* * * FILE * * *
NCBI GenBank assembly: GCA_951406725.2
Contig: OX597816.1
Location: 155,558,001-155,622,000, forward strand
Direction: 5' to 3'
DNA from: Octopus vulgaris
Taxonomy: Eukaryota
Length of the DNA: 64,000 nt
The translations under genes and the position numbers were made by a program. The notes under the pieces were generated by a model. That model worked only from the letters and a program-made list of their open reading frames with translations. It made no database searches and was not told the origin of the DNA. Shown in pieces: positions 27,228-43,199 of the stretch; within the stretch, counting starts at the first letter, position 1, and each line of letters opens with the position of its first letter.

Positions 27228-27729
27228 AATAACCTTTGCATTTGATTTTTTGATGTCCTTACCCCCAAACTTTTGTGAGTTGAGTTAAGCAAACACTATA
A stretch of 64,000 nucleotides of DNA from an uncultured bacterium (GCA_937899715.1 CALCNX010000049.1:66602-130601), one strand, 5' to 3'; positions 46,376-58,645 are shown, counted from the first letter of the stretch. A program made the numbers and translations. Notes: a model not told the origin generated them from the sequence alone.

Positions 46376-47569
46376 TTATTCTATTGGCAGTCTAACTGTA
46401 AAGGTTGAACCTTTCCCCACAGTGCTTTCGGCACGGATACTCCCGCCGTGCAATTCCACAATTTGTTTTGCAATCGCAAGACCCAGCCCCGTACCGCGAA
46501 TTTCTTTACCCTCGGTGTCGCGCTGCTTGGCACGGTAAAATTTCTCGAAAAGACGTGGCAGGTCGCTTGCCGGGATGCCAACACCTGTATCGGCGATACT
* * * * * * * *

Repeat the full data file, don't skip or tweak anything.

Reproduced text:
NCBI GenBank assembly: GCA_951406725.2
Contig: OX597816.1
Location: 155,558,001-155,622,000, forward strand
Direction: 5' to 3'
DNA from: Octopus vulgaris
Taxonomy: Eukaryota
Length of the DNA: 64,000 nt
The translations under genes and the position numbers were made by a program. The notes under the pieces were generated by a model. That model worked only from the letters and a program-made list of their open reading frames with translations. It made no database searches and was not told the origin of the DNA. Shown in pieces: positions 27,228-43,199 of the stretch; within the stretch, counting starts at the first letter, position 1, and each line of letters opens with the position of its first letter.

Positions 27228-27729
27228 AATAACCTTTGCATTTGATTTTTTGATGTCCTTACCCCCAAACTTTTGTGAGTTGAGTTAAGCAAACACTATA
A stretch of 64,000 nucleotides of DNA from an uncultured bacterium (GCA_937899715.1 CALCNX010000049.1:66602-130601), one strand, 5' to 3'; positions 46,376-58,645 are shown, counted from the first letter of the stretch. A program made the numbers and translations. Notes: a model not told the origin generated them from the sequence alone.

Positions 46376-47569
46376 TTATTCTATTGGCAGTCTAACTGTA
46401 AAGGTTGAACCTTTCCCCACAGTGCTTTCGGCACGGATACTCCCGCCGTGCAATTCCACAATTTGTTTTGCAATCGCAAGACCCAGCCCCGTACCGCGAA
46501 TTTCTTTACCCTCGGTGTCGCGCTGCTTGGCACGGTAAAATTTCTCGAAAAGACGTGGCAGGTCGCTTGCCGGGATGCCAACACCTGTATCGGCGATACT